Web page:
Curtis Dahlgren
COLLEGE ORIENTATION 101, Week 4; "ammo for the soul"
By Curtis Dahlgren
September 15, 2011

"Finding good quotations isn't hard, but setting them in a certain order is something else." — Ecclesiastes 12 (paraphrased)

  • "Man exploits man. Under Communism it's the other way around." — old saying in the USSR

  • "Education makes people easy to lead, but difficult to drive; easy to govern but impossible to enslave." — Baron Brougham (1778-1868)

  • "There are two kinds of people — those who want to be governed and those who want to be ruled." — Rush Limbaugh

  • "The investigation of the meaning of words is the beginning of education." — Antisthenes (445-365 BC)

  • "Nearly all men can stand adversity, but if you want to test a man's character, give him power." — Abraham Lincoln

  • "It is better to be a mouse in a cat's mouth than a man in a lawyer's hands." — Spanish proverb

  • "Whatever their other contributions to society, lawyers could be an important source of protein." — 'Guindon' cartoon

  • "A life being very short, and the quiet hours of it few, we ought to waste none of them in reading valueless books." — John Ruskin (1819-1900)

  • "Our principal writers have nearly all been fortunate in escaping regular education." — Chris Grieve (1892-1978)

  • "In the case of good books, the point is not to see how many you can get through, but how many can get through to you." — Mort Adler

  • "Let blockheads read what blockheads wrote." — Lord Chesterfield (1694- 1773)

  • "The man who does not read good books has no advantage over the man who can't read them" — Mark Twain (1835-1910)

  • "How vain it is to sit down to write when you have not stood up to live." — Henry David Thoreau (1817-1862)

  • "Books are good enough in their own way, but they are a mighty bloodless substitute for life." — Robert Louis Stevenson (1850-1894)

  • "Deep versed in books and shallow in himself." — Milton (1608-1674)

  • "The reason so few good books are written is that so few people who can write know anything." — Walter Bagehot (1826-1877)

  • "Reading is sometimes an ingenious device for avoiding thought." — Sir Arthur Helps (1813-1875)

  • "The formula 'two and two make five' is not without its attractions." — Dostoevsky (1821-1881)

  • "The great American novel has not only been written, it has already been rejected." — Frank Dane

  • "The most essential gift for a good writer is a built-in, shake-proof crap detector." — Ernest Hemingway (1899-1961)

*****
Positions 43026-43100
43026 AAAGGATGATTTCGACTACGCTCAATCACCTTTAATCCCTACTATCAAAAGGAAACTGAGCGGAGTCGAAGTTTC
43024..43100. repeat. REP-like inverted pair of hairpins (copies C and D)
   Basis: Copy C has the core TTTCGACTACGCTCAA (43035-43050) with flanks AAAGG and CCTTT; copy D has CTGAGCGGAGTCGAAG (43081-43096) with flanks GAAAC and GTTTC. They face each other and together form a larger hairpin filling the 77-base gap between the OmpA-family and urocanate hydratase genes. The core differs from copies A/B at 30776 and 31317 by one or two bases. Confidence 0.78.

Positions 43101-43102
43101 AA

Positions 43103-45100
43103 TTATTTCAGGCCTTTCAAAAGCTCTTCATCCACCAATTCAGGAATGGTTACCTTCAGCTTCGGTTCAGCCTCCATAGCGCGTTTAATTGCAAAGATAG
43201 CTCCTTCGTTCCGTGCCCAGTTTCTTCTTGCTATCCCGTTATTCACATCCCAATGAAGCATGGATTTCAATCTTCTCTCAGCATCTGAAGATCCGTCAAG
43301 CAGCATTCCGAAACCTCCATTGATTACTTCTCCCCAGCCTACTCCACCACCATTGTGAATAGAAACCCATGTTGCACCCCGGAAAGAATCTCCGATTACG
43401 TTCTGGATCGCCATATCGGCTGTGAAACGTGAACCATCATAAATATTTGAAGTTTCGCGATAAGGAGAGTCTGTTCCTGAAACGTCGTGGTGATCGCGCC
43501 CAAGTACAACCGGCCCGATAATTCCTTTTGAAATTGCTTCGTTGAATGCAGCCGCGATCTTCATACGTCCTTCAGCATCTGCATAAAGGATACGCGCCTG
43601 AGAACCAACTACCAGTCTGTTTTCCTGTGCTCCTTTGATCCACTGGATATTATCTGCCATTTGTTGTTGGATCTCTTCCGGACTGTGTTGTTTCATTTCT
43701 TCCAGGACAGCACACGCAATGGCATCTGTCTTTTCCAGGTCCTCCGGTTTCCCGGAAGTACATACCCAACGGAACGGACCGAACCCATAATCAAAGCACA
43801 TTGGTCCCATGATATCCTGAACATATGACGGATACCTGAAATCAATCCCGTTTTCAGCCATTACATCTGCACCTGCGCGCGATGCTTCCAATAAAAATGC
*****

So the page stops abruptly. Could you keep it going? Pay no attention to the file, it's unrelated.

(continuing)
• "Literature is mostly about having sex and not much about having children." — David Lodge

  • "Autobiography is a preemptive strike against biographies." — Barb Harrison

  • "The oldest books are still only just out to those who have not read them." — Samuel Butler

  • "If you can speak what you will never hear, and write what you will never read, you have done rare things." — Thoreau

  • "To do what is difficult for others is the mark of talent. To do what is impossible for talent is the mark of genius." — Henri Amiel (1821-1881)

  • "Most editors are failed writers, but so are most writers." — Thomas Stearn Eliot

  • "Reading makes a full man, writing an exact man." — Francis Bacon

  • "A man really writes for an audience of about ten persons. Of course if others like it, that is clear gain." — Alfred North Whitehead (1861-1947)

  • "The luck of having talent is not enough; one must also have a talent for luck." — Louis Hector Berlioz (1803-1869)

  • "A great deal of talent is lost to the world for want of a little courage." — Sydney Smith (1771-1845)

  • "I couldn't wait for success, so I went ahead without it . . . If your ship doesn't come in, swim out to it." — Jonathan Winters

  • "Whenever you see a successful business, someone once made a courageous decision." — Peter Drucker

  • "When two men in business always agree, one of them is unnecessary." — Wm. Wrigley, Jr.

  • "A committee is a cul-de-sac down which ideas are lured down and then quietly strangled." — Barnett Cocks (1907-1989)

  • "Had the people of the United States been educated in different principles, had they been less intelligent, less independent, or less virtuous, can it be believed that we should have maintained the same steady and consistent career or been blessed with the same success?

    "While, then, the constituent body retains its present sound and healthful state everything will be safe. They will choose competent and faithful representatives for every department. It is only when the people become ignorant and corrupt, when they degenerate into a populace, that they are incapable of exercising the sovereignty.

    "Usurpation is than an easy attainment, and an usurper soon found. The people themselves become the willing instruments of their own debasement and ruin." — President James Monroe (first Inaugural address)

"The fear of the Lord is the beginning of wisdom." — Psalm 111

"If you educate a man, you educate a person, but if you educate a wise man, you educate a family." — Ruby Manikan

P.S. Mark Twain said that a "Classic" is a book that people praise and don't read. By that definition, regardless of others, the Bible is definitely a Classic.

PPS: "The fear of the Lord" means standing in awe of God and His Creation. These days we are too much impressed by the gadgets MAN has made (I-phones, I-pods and I-pads).

More to come next week.

© Curtis Dahlgren


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Curtis Dahlgren

Curtis Dahlgren is semi-retired in southern Wisconsin, and is the author of "Massey-Harris 101." His career has had some rough similarities to one of his favorite writers, Ferrar Fenton... (more)


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